Goodbye. Hello.

So, John Key has reorganised his cabinet and we have a new Minister of Education.

I thought that Anne Tolley was a terrible Minister of Education, and I am glad that she has been given new responsibilities.

The Minister for Education is Hekia Parata.  My wife grew up in the Mana electorate and some of her family still live there, so I was quite aware of the by-election that saw Kris Fafoi defeat Parata.  Frankly, I thought Parata looked the better candidate, but she was always going to be up against it convincing Mana to go blue.  The fact that she was beaten by only 1,000 votes (2,000 in the election just gone) suggests she convinced a lot of people in the electorate too.

I have been reading the Parata story, and it is a good one.  Her official page on the National Party website is well-written and interesting.

I grew up in the small, economically challenged, culturally rich and politically dynamic community of Ruatoria – 120kms north of Gisborne on the East Coast of New Zealand. 

My own education started with my parents as first teachers long before it became a recognised policy; early participation in Playcentre; on to Manutahi Maori Primary School; Ngata Memorial College (all Ruatoria based – and all excellent educational experiences; being Maori and rural did not condemn you to a second rate education); Gisborne Girls High School (loved the challenging all-girl, large roll, provincial town experience); University of Waikato finishing with an MA in Maori and NZ History (and the opportunities to lead the Maori university students association, the Waikato Students Union, and participate in protest activity, most affecting, opposing the Springbok Tour); two short executive level courses first at the Kennedy School of Government, Harvard University (having won the NZ Public Service Scholarship and finding that NZ was well ahead in its approach to public sector management); then Templeton College, Oxford University (where I had the amazing experiences of conducting a choir in one of the centuries old college chapels, applying Shakespeare’s Henry V to modern strategic leadership; and studying the Art of Conversation).

Jolly good.  A very aspirational story.  In fact, a fantastic story that can make you proud to be a New Zealander.

The Gisborne Herald has some nice touches in its editorial:

Hekia Parata grew up in Ruatoria, one of eight children to her mother Hiria Te Kiekie Reedy.

She went to the local play centre, Manutahi Primary School and Ngata Memorial College. Her parents were very keen on community participation and sporting, cultural and recreational activity, so the Parata clan belonged to every club going in the East Coast township.

They moved to the city and she joined Gisborne Girls’ High in the 6th Form, or Year 12. They did not have a car, walking everywhere like they had in Ruatoria.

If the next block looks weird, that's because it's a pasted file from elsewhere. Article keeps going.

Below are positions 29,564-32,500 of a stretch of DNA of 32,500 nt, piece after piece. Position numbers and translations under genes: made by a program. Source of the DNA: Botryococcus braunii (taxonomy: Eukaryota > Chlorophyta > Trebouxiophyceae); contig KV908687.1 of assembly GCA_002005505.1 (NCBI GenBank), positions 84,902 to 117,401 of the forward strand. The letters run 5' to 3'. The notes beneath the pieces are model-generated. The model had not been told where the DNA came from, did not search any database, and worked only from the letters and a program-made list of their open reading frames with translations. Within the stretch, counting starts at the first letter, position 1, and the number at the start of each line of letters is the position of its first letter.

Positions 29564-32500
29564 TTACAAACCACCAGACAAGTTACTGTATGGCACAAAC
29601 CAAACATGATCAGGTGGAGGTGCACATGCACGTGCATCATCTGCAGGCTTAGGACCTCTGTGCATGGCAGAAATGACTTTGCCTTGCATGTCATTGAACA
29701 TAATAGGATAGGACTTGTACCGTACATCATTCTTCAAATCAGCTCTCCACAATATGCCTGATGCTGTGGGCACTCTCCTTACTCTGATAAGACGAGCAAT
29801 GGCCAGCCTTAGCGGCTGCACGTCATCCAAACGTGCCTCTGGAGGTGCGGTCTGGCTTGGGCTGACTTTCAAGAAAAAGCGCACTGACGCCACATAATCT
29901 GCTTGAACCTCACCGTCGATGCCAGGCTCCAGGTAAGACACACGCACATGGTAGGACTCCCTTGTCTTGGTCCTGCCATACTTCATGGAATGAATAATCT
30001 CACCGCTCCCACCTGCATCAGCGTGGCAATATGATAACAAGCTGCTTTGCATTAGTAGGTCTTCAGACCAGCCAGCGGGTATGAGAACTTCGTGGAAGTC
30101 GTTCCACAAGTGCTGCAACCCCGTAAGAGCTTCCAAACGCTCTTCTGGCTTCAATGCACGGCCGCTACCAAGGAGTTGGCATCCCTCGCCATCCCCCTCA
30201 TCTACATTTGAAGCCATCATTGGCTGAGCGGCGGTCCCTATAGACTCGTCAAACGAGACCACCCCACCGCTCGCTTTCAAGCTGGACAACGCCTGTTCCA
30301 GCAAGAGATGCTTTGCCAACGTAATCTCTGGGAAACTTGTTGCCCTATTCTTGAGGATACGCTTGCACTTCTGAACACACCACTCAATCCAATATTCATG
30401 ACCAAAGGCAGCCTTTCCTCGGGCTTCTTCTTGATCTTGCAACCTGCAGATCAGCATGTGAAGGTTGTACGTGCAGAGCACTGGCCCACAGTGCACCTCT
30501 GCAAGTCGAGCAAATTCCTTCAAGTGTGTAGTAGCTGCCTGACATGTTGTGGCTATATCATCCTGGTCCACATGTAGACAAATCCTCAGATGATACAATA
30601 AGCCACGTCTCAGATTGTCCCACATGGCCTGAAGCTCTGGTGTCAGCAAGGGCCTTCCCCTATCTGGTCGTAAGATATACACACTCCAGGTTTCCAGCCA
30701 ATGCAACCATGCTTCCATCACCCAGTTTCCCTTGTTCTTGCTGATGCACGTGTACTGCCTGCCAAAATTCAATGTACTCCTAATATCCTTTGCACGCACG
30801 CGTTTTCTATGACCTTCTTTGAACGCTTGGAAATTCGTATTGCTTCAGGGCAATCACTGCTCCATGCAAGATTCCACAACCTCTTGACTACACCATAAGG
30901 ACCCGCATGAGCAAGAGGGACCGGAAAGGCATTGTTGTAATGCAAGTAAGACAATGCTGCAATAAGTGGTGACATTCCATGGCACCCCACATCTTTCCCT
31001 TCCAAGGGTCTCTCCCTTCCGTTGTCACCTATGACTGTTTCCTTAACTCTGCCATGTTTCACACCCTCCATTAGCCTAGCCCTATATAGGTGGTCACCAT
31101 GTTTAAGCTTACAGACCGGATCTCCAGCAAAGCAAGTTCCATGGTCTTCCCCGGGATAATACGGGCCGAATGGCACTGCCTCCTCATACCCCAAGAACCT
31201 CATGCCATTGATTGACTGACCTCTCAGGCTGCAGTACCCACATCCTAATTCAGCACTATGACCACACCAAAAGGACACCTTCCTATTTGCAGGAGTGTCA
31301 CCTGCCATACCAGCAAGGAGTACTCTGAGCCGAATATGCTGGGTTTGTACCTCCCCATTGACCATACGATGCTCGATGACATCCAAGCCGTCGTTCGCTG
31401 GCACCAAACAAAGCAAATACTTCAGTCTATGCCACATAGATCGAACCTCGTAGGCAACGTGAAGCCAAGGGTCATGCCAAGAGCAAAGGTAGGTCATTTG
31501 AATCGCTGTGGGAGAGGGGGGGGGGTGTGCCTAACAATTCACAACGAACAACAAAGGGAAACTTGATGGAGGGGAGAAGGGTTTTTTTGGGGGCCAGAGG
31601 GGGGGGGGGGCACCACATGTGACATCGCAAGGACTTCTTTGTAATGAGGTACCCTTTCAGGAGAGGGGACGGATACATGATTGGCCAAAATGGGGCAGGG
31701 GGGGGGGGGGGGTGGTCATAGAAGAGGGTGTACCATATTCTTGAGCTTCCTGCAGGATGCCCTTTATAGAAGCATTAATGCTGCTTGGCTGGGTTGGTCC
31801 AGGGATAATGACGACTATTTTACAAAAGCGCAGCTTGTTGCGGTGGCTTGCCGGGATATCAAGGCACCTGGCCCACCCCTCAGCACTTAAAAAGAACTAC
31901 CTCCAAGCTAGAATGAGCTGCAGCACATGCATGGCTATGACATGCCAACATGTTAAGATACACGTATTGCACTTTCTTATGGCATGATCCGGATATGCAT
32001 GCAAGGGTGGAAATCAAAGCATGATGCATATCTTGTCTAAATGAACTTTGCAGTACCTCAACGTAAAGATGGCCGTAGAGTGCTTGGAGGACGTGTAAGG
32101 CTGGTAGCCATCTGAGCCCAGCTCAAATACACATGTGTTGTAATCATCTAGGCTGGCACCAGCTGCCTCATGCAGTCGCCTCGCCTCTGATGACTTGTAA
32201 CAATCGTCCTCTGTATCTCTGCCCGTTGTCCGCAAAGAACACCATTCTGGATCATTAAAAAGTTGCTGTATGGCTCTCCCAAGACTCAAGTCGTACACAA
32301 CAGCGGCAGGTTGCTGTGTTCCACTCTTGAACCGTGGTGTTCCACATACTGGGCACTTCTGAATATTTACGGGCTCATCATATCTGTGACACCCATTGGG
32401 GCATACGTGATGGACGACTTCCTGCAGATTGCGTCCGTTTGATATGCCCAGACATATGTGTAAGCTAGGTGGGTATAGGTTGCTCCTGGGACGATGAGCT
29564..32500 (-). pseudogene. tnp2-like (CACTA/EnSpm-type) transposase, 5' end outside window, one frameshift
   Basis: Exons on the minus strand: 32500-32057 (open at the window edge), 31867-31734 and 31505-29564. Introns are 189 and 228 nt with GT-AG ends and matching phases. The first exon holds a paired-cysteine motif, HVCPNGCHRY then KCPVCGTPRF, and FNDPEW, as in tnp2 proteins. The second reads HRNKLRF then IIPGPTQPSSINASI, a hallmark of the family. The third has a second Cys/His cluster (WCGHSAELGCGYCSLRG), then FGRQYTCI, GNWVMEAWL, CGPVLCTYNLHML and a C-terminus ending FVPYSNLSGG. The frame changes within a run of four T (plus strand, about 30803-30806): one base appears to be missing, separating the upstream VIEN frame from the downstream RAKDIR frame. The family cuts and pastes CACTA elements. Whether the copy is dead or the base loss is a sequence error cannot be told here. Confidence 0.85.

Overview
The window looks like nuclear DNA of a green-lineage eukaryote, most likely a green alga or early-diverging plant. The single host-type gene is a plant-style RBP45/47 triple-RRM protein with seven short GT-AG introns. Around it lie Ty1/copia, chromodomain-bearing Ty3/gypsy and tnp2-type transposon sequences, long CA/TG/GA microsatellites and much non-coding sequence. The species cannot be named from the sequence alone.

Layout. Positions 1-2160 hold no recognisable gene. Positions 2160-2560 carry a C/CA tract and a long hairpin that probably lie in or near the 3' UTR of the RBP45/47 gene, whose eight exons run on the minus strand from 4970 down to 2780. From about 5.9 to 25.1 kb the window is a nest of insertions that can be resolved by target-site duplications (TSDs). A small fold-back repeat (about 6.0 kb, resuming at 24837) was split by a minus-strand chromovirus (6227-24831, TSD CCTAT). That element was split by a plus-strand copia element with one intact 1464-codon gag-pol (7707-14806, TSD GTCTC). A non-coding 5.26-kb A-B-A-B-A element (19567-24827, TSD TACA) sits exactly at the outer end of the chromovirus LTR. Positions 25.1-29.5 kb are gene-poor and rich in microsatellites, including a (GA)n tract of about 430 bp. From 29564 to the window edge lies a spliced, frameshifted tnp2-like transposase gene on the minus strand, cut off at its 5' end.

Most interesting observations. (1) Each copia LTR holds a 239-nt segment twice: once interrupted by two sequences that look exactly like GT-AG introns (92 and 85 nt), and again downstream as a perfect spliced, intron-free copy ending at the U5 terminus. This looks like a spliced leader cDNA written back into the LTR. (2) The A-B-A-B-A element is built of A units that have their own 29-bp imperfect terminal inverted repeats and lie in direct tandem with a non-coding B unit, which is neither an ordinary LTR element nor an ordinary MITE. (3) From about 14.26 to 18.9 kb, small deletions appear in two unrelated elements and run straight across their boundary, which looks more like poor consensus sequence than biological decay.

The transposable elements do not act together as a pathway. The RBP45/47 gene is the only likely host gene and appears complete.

But this is the line I like best,

She will continue the direction set under Mrs Tolley, focused on raising achievement. The tone will be different, though, and hopefully that will be reciprocated.

Ah yes, the tone.  Tolley’s great folly was to treat a bunch of sincere, highly-educated people like they were not-to-be-trusted incompetents.

All the best Hekia.  Let’s raise the tone.

2 thoughts on “Goodbye. Hello.”

  1. Yes, I agree she is potentially a lot better than Tolley (no one greater threatened my commitment to non-violence than that woman). I believe Hekia’s sister is the principal of Tolaga Bay Area School, and I will concur with anyone who openly admits GGHS was ‘challenging’. However:

    I was once at a live recording of Backbenchers that she was on, and I was shocked at some to the stuff she said. I don’t remember exactly what it was, but she seemed quite ignorant, or at least very eager to spout the party taglines.

    Also, hmm, it’s the East Coast. In all my worldly travels I have never come across a place as racist as the one I came from. Well, no, racist doesn’t go far enough. What family you come from still seems to have some weight in Gisborne (using my mother’s maiden name will get a different reaction than using my surname when talking to different people around town- but that’s a whole other epic). I have heard (and I am just a Pakeha with no real knowledge of this) that Ngati Porou is a very hierarchical iwi, and your opportunities in life are very greatly influenced by what family you are born into, apparently. It’s complex so I am told, but I think Hekia’s lot come out at the top- which may affect her perspective- but I could be wrong on this.

    (sorry for the long comment)

  2. I thought you’d have a view on this. Being from the area. Let’s see how it pans out. Presumably badly, but maybe she will at least be able to articulate something. I’m not overly fussed by her story because stories can be used quite freely for any purpose. We used to hear all the time about Key’s upbringing. Strangely this story about the wonders of socialism is a parable to the right about how a kid from the sticks became a financial “genius”.

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